Dark Bilious Vapors

But how could I deny that I possess these hands and this body, and withal escape being classed with persons in a state of insanity, whose brains are so disordered and clouded by dark bilious vapors....
--Rene Descartes, Meditations on First Philosophy: Meditation I

Home » Archives » May 2005 » Trying to Milk it for all it's Worth...

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05/14/2005: Trying to Milk it for all it's Worth...

The Bolton nomination is not the only “over reaching” coming from the While House and GOP this season. Andrew Ferguson has written this piece for The Weekly Standard: Operation Overreach: The downside of big-government conservatism..

”Laura Bush delivered a lot of jokes during her now-famous stand-up routine at the White House Correspondents' Dinner, but one of them touched a real sore spot. Not the joke about milking the horse. This one: "I said to him the other day, 'George, if you really want to end tyranny in the world, you're going to have to stay up later.'" When the joke was replayed over and over again on TV, a cry rose up from every corner of this sweet and verdant land: "No, no, George, don't stay up later! You just go on to bed! You're doing too much already! Really!"

Or maybe that was just me. In any case, Mrs. Bush's joke points to something important in our present political moment, four very busy months into her husband's very busy second term. It even sheds light on those discouraging poll numbers that have lately troubled all the president's men and his publicists in the press. The president himself, of course, pays no attention to polls.

And a good thing, too, because Bush's job approval ratings are now at the lowest point of his time in office-down to 47 percent in the latest Washington Post poll, 48 percent in USA Today's. In the Post poll, the number of people who "strongly approve" of his job performance, which for most of the last four years has roughly matched the percentage of people who "strongly disapprove," has fallen to 25 percent, while the strong disapprovers have surged to 38 percent.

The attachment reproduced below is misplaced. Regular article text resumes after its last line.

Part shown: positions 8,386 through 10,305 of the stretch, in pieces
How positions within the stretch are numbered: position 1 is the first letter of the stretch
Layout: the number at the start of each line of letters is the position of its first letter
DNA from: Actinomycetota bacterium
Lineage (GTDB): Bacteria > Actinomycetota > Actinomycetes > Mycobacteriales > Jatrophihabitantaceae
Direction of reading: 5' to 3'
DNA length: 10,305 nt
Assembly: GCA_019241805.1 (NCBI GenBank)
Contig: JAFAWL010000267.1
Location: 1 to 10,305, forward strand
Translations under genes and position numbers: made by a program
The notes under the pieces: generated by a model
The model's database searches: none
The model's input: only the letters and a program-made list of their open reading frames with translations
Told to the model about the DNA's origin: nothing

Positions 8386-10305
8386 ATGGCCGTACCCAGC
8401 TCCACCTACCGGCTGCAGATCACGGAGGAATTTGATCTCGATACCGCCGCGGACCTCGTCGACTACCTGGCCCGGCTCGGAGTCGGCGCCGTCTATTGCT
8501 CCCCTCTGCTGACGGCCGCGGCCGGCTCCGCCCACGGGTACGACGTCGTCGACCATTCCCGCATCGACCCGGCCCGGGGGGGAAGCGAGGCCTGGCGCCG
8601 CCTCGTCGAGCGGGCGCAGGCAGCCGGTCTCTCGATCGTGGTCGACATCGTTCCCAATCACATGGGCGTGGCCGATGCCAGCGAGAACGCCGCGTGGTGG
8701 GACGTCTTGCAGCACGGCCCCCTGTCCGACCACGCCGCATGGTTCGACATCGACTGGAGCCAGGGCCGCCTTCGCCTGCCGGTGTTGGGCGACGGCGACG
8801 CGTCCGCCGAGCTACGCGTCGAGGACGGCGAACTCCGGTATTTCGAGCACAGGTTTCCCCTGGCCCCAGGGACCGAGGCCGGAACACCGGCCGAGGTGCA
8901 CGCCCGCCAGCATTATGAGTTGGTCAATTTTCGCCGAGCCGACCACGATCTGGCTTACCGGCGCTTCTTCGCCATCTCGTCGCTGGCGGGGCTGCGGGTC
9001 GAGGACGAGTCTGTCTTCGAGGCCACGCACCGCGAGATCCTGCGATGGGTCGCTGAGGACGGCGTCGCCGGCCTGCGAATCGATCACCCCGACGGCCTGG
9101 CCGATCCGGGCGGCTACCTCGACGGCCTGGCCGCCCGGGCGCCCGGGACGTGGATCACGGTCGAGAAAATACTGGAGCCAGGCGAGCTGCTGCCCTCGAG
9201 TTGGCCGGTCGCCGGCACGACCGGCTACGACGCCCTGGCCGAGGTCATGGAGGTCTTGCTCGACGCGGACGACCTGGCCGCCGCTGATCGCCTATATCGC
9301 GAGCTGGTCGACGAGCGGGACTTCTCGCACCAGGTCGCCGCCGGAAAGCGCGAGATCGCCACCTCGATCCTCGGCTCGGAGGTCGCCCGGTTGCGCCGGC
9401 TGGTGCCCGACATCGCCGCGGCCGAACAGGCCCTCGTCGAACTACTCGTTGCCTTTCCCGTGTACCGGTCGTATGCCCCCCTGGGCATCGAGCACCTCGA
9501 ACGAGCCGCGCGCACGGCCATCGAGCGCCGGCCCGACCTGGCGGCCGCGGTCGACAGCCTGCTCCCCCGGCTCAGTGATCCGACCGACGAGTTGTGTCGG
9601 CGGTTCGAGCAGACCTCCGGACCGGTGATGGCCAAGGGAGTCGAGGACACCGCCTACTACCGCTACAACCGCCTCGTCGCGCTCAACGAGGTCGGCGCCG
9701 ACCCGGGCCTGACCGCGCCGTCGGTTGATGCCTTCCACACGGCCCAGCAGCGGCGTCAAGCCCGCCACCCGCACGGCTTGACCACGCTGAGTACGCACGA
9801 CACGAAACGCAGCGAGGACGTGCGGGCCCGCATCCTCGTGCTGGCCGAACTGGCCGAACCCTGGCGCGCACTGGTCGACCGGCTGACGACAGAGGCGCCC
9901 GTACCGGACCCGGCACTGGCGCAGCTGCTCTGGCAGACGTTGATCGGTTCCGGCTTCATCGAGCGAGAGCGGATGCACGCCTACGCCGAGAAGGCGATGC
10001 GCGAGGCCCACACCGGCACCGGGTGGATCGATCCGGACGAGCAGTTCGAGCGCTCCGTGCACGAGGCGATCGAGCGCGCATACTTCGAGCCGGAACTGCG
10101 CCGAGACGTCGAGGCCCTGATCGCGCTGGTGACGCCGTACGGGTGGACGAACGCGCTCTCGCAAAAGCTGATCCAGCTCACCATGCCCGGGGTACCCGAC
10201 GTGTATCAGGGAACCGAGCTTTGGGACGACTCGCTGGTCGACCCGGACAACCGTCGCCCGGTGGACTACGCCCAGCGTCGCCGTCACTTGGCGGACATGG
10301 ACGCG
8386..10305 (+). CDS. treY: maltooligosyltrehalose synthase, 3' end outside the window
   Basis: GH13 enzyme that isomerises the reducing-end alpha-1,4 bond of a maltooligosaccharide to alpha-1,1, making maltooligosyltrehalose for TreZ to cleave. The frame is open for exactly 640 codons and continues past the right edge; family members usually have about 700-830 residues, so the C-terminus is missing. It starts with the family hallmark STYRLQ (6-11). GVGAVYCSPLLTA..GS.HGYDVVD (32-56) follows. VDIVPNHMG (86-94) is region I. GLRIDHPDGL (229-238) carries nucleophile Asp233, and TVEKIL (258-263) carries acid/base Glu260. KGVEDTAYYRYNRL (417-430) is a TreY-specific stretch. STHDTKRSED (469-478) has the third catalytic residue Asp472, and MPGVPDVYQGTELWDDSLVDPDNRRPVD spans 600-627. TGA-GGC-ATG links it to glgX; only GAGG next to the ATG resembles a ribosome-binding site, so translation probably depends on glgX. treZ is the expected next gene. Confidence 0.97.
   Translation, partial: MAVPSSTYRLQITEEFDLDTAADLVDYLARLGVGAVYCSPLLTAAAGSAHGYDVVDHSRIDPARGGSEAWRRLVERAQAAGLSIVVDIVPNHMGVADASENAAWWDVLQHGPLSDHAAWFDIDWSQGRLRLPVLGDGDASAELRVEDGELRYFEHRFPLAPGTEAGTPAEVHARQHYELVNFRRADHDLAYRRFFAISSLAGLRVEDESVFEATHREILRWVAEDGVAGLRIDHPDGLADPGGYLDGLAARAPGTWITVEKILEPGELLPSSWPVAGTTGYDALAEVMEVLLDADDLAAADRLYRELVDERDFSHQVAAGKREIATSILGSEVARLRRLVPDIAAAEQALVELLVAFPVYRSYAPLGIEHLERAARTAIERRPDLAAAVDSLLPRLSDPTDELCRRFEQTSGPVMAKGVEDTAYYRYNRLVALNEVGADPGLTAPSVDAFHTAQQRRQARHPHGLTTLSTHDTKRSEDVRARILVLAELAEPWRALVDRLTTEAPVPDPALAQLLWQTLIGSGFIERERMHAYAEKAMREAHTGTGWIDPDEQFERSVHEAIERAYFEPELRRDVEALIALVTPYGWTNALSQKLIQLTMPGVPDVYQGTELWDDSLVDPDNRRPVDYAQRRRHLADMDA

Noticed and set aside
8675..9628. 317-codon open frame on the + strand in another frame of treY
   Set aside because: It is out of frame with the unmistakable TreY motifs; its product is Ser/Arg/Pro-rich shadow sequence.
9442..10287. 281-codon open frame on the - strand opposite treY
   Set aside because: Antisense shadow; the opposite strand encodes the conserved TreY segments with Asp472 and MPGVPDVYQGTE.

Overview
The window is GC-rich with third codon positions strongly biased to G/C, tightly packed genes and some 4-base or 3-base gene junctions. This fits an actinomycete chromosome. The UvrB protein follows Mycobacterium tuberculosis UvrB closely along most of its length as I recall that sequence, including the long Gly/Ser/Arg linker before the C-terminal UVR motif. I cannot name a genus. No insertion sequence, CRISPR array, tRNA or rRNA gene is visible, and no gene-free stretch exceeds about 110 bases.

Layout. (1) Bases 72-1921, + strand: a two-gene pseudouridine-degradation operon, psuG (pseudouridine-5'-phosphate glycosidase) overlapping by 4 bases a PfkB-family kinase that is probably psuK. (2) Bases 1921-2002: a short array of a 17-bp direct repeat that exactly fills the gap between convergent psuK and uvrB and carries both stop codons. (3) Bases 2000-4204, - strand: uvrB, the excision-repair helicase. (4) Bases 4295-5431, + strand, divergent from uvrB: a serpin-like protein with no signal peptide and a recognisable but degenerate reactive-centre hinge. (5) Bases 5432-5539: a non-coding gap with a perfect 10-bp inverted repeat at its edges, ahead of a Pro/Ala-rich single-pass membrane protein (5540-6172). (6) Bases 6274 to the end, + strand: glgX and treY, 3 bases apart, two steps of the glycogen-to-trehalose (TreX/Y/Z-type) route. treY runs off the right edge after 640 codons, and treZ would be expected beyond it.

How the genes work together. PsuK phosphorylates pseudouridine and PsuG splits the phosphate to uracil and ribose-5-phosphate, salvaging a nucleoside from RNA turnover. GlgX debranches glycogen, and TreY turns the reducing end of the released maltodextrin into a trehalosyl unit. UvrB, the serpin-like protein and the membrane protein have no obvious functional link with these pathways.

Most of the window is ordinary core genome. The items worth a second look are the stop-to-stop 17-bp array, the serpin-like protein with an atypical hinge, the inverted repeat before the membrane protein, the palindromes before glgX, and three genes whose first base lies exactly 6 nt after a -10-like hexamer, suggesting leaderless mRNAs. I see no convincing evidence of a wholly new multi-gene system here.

A solid majority, 56 percent, approve of Bush's handling of the "U.S. campaign against terrorism." From there, the numbers head south. Only 42 percent approve the way Bush has conducted the Iraq war, and 54 percent now say they believe the war should never have been fought. Forty percent approve his handling of the economy. With gas prices high, approval of Bush's energy policy is low: 35 percent. Even lower, though, is the percentage approving Bush's signature domestic initiative: 31 percent approve, and 64 percent disapprove, of the president's handling of Social Security.

These gloomy data follow the Terri Schiavo affair, when very large majorities--up to 70 percent in some polls--expressed their distaste for the effort by Bush and congressional Republicans to encourage federal courts to take up her case.

Scanning the poll numbers, Dean David Broder of the Washington Post announced that Bush is the victim of "overreach." John Podhoretz, in the New York Post, came up with a better tag and got closer to the nub. The public, he wrote, may be suffering from "Issue Fatigue"--an overload of public policy proposals and the politicking that goes with them. "While [Bush] refused to allow himself to rest after the 2004 election," Podhoretz wrote, "the American people seem to have desperately wanted a break." Both Podhoretz and the Dean are on to something, but what if they don't go far enough? Bush's problem may be more elemental. Overreach, and the resulting fatigue of the public, may be the inevitable consequences of the way Bush approaches his job--it might, in other words, be built into his governing philosophy

Conservative reform, in fact, turns out to be a lot like liberal reform. Each involves a whirlwind of government activity. Each is a formula for politics without end--splendid indeed for politicians and government employees, but a bit tiring for the rest of us. Who can blame the public for beginning to show its weariness? The fatigue came to a head in the Schiavo case, and the president's poll numbers have yet to recover.


A lack of modesty and self-restraint is one excellent reason Americans grew to despise liberals in the first place. The high-water mark of American liberalism came in 1993 and 1994, when President Clinton and his wife, under the guise of "health care reform," decided they would assume control of one-seventh of the nation's economy in order to make it more rational and fair. Voters responded by handing the federal legislature to the Republican party. History may record that what offended them wasn't liberalism but busybodyism--the endless, frenetic search by elected officials for ever-new ways to make the country more fabulous. Bush and his Republicans are close to proving that busybodyism can become a creature of the right as well as the left.

And the public seems not to like it, whichever direction it comes from. Maybe, under certain circumstances, what people really do want--pace Laura Bush--is a president who goes to bed early and wakes up late. Maybe they wouldn't mind a president who spent a lot more time on his ranch, trying to milk the horses instead of us."

Karen on 05.14.05 @ 05:10 AM CST

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